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Steve Park Taking Car That Led 84 Laps at Charlotte to Indy; Says 1998 Indy Race Was the Most Emotional of his Racing Career
July 29, 1999

When #1 Pennzoil Monte Carlo driver Steve Park walked from Gasoline Alley to the starting grid for the Brickyard 400 last year it was the most emotional moment of his career. Five months earlier Park broke his right femur, left collarbone and right shoulder blade in an accident at Atlanta. After missing 15 races he made his comeback at Indianapolis running as high as fifth before a lap 148 crash dropped him to 35th. Park might not have won the race that day but his victory over career-threatening injuries was a triumph. Park proved he was healthy enough to race with the leaders in 1998. In 1999, Park hopes to prove he's ready to beat the leaders. The 31-year-old East Northport, N.Y. native and his Dale Earnhardt Inc. teammates tested on July 19 & 20 at Indianapolis where he posted one of the quickest times but also suffered a turn-two accident.

Steve Park Quotes:

Mystique of Indianapolis:

"I've always said racing is a high speed sport, but sometimes the fastest thing about racing isn't the cars. It's how fast you can go from the top of the world to the bottom. You can also go from the bottom to the top pretty fast as well. Indianapolis is great place to do that. No matter who you are or what you have ever done behind a wheel, if you win at Indy you are a hero. If there is a race left on our schedule that I had my choice of winning it is Indy.

"I remember testing at Indy before the race last year and thinking that it didn't look that big, but I guess that was because there weren't any fans in the stands. Then during those first two days of qualifying there were a lot of people, but the effect still wasn't there. On Saturday morning when the stands filled up and we took the lap around the track in the pre-race ceremonies I just couldn't believe how many people were there. It looked totally different. There were more people there that day than I've ever seen anywhere in my whole life. With all the people there, I guess Indy is kind of like auto racing's version of Woodstock. I have a greater appreciation of Indy than most I think because I drove a lot of open-wheel cars when I was growing up. Everyone in NASCAR wants to win Daytona and Indy sometime in their careers.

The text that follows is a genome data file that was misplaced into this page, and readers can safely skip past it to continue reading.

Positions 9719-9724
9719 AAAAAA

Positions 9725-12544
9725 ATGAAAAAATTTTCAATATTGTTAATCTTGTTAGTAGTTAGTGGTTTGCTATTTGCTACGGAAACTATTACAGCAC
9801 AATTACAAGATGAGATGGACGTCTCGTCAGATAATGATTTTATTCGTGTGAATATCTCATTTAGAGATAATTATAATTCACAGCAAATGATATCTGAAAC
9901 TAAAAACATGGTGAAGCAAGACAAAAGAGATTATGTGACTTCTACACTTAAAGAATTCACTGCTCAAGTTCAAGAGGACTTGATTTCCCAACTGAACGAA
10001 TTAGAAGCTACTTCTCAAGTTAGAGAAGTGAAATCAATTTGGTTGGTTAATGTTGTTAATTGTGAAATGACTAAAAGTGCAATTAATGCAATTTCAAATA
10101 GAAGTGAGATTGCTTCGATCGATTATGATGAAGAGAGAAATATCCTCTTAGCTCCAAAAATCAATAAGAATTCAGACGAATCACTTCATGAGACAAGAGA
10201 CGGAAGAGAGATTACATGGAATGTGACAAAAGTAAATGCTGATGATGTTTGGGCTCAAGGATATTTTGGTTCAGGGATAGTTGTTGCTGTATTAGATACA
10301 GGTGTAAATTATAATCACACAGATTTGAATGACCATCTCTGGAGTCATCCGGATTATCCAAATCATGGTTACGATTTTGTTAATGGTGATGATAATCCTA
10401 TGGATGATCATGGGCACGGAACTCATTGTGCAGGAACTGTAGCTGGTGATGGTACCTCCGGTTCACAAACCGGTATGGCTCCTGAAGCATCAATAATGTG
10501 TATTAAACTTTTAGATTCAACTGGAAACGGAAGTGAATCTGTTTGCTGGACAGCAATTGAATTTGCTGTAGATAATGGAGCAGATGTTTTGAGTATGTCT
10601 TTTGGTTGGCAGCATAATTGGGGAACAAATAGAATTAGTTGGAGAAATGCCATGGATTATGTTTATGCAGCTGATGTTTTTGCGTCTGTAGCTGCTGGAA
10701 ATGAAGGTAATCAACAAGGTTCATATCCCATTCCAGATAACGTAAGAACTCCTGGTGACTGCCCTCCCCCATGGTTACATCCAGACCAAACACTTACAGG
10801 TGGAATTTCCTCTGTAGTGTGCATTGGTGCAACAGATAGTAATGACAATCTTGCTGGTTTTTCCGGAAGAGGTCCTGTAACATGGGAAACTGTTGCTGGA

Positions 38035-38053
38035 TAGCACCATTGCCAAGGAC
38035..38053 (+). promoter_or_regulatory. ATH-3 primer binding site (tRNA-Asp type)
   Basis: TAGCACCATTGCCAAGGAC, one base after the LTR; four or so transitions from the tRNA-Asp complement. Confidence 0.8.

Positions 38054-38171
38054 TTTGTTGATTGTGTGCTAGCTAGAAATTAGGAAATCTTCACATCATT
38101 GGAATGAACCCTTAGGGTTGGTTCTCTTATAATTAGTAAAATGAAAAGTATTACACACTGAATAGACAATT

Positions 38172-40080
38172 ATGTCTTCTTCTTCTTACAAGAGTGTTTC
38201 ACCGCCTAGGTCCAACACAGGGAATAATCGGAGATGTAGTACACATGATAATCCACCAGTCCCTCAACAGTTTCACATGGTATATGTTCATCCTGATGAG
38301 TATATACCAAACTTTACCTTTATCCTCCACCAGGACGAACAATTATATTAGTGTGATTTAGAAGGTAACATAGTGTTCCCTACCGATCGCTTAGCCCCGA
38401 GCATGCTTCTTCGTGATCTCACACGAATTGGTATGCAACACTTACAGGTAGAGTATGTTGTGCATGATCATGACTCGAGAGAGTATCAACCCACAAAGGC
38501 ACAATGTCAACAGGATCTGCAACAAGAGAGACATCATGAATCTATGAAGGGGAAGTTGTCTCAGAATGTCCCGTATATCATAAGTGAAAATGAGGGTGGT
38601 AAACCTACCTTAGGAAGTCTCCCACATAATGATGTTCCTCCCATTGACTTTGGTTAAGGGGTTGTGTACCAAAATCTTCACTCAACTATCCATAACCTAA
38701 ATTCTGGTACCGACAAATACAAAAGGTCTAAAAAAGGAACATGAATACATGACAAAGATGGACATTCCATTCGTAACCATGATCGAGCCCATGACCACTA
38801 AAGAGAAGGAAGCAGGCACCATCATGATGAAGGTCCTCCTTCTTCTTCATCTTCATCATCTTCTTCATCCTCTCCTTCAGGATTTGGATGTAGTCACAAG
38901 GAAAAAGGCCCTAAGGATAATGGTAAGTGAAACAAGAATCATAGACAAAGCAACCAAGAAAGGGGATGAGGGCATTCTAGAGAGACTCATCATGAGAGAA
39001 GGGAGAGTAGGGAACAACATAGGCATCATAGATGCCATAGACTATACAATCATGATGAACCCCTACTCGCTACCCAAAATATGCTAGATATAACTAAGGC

Indianapolis 1998:

"Yes, I was a little nervous last year. I think it being my first race back, coupled with it being my first time at Indy and Indy being Indy made that about the most emotional moment I've ever had in 20 years of racing. Throw in the fact that Pennzoil, my sponsor, is the race sponsor and it was a pretty nerve-wracking time. I thought I was physically ready but you really don't know for sure until you race. We had a pretty good day. It could have been a great day but there at the end we kind of got caught back in the field after a pit stop and then got involved in that wreck. I was disappointed after the race, but you know I was also pleased. I'd come back from a pretty serious injury a lot faster than most people thought I would and that's a pretty good victory in and of itself."

Indy Test Last Month:

"We were pretty good. We took two cars and got the first car running pretty good and I think we were about seventh. We took out the second car and were just trying some things to go faster. We got in trouble in turn two and hit pretty hard. But, that will happen when you are trying to go fast. We learned what we needed to learn and that was our goal. We are taking the car that we raced at Charlotte where we led 84 laps. I hope we are as good at Indy as we were at Charlotte. Some people say you have to lose a race before you can win a race. I look at Charlotte as the race we lost. We were fast that night and just got screwed up with some lap traffic. We learned a lesson that night. Now its time to win a race."

1999 Season:

"Sure we are disappointed where we are in points but we have had a fast car at some places. I thought we would be a lot more consistent, but we have had a lot of change on this team. We have changed crew chiefs, motor room personnel, pit crewmembers. All searching for the right combination. I think we are on to something now. Paul Andrews is our new crew chief and has really improved me as a driver. I know everyone gets tired of hearing about communication but that's where the biggest improvement is. Paul and I seem to communicate really well. This isn't like other forms of racing where you can get a mechanical advantage. In NASCAR everyone has the same basic equipment, the key to success is getting the people and not just the right people, but the right people who can communicate with each other. There are guys who will be a perfect fit for one team and not so well at another team. That's what makes this sport tough. It's finding not only the best people at their jobs, but also the best people who can work with the others on the team."